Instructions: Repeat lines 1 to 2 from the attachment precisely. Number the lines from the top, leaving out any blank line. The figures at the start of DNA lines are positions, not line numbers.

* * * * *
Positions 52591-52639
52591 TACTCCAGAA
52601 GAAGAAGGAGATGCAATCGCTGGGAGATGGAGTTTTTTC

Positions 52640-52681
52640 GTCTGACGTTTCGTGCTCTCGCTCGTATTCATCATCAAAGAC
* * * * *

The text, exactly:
Positions 52591-52639
52591 TACTCCAGAA